Saturday, December 31, 2022

Cloud Cover Climate

A few weeks ago, a reader asked if I could add some discussion and analysis about cloud cover in Alaska, and its relationship to high and low pressure systems.  I decided to look at this using ERA5 reanalysis data, because it's easily accessible and should have reasonably good quality, being constrained by satellite measurements.

The first thing to glance at is the climatological normal for cloud cover, at least according to the model.  Here's the ERA5 estimate of the annual mean percentage of sky that's covered by cloud at any height above ground (click to enlarge):

Not surprisingly, the cloudiest regions are the Aleutians and southwestern Alaska, Southeast Alaska, and the northern North Slope.  It also makes sense that the northern interior is the least cloudy part of the state, as it's relatively far removed from the storm-frequented Aleutian region and is also sheltered from Arctic storminess.  I'm not sure I would have guessed, though, that northwestern Alaska to the south of the Brooks Range has as little cloud as the much more continental zone in interior northeastern Alaska.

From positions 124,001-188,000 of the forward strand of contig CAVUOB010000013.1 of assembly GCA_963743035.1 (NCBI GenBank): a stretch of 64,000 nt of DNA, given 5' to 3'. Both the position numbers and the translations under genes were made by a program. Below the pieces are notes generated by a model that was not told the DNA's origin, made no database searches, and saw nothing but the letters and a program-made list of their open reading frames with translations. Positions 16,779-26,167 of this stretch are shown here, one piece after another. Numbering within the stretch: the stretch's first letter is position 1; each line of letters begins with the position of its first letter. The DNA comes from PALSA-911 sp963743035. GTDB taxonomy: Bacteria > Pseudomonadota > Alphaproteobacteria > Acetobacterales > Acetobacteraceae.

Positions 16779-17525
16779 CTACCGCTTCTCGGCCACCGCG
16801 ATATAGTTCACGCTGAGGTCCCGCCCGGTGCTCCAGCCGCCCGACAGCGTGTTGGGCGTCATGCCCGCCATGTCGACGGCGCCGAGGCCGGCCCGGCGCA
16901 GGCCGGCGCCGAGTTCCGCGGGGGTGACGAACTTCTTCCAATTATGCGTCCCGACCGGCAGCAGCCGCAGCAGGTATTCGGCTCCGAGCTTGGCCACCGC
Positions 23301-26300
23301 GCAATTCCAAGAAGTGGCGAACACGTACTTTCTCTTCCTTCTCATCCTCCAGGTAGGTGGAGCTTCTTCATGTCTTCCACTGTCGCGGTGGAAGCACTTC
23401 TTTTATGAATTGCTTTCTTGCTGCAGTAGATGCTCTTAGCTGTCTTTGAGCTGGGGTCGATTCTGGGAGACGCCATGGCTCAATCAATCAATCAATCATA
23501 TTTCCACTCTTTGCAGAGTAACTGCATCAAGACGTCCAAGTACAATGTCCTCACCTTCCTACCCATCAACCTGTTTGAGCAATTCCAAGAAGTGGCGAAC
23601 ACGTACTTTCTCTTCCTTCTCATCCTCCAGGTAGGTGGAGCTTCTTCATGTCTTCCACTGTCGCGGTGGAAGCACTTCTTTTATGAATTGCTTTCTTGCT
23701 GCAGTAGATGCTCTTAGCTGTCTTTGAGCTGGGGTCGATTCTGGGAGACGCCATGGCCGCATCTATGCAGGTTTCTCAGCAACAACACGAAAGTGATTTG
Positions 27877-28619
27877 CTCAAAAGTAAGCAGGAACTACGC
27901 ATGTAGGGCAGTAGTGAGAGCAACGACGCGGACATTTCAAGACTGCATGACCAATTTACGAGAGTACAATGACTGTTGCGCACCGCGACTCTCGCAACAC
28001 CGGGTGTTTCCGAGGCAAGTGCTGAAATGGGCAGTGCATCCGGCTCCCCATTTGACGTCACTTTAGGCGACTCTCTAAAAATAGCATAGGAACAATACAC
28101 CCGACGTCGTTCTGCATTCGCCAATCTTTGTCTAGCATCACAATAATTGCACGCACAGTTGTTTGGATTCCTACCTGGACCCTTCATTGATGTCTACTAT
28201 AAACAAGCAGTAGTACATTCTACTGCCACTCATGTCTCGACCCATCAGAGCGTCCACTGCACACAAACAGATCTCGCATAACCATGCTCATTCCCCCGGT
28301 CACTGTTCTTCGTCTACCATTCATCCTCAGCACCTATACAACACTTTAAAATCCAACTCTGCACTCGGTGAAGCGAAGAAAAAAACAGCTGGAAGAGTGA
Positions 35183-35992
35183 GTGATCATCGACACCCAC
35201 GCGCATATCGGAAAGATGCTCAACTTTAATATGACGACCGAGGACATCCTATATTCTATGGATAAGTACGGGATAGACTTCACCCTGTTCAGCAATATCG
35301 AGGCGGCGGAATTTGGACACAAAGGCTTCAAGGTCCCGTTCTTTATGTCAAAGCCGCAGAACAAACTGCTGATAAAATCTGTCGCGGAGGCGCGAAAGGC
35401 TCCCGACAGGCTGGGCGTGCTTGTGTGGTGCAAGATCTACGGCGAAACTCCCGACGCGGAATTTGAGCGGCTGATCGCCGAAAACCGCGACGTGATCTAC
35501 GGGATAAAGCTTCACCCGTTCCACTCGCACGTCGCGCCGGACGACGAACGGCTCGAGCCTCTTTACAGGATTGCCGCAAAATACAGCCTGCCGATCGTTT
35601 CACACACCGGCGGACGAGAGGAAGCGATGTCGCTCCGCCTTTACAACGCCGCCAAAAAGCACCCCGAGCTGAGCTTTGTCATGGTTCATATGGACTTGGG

The seasonal breakdown is striking - see maps below for January, April, July, and October.  Much could be said on this, but I'll just note the relatively high proportion of clear skies across the interior in winter (good for aurora-gazing!); and obviously late winter and early spring have the clearest skies for most, being also the driest time of year for all of the state except the maritime south (where early summer is drier).  Also - summer is relatively (some would say dreadfully) cloudy for most of southern Alaska.

A wider view of the high-latitude Northern Hemisphere shows that interior Alaska has some of the clearest skies of any sub-Arctic location in January.  With long hours of darkness, this makes Fairbanks a top international destination for aurora seekers.  In contrast, notice how very cloudy western (and indeed most of) Russia is.

For completeness, here are the other months, and the annual average, for the high-latitude hemisphere.


Russia does much better than Alaska for sunshine in summer, and in fact it has a dramatically more pronounced seasonal cycle of cloudiness.  This is completely new to me, and I'll have to think about why this is.

I'll pick up this thread in another post, looking at the relationship between pressure patterns and cloud cover for different parts of Alaska.

Happy New Year to all!


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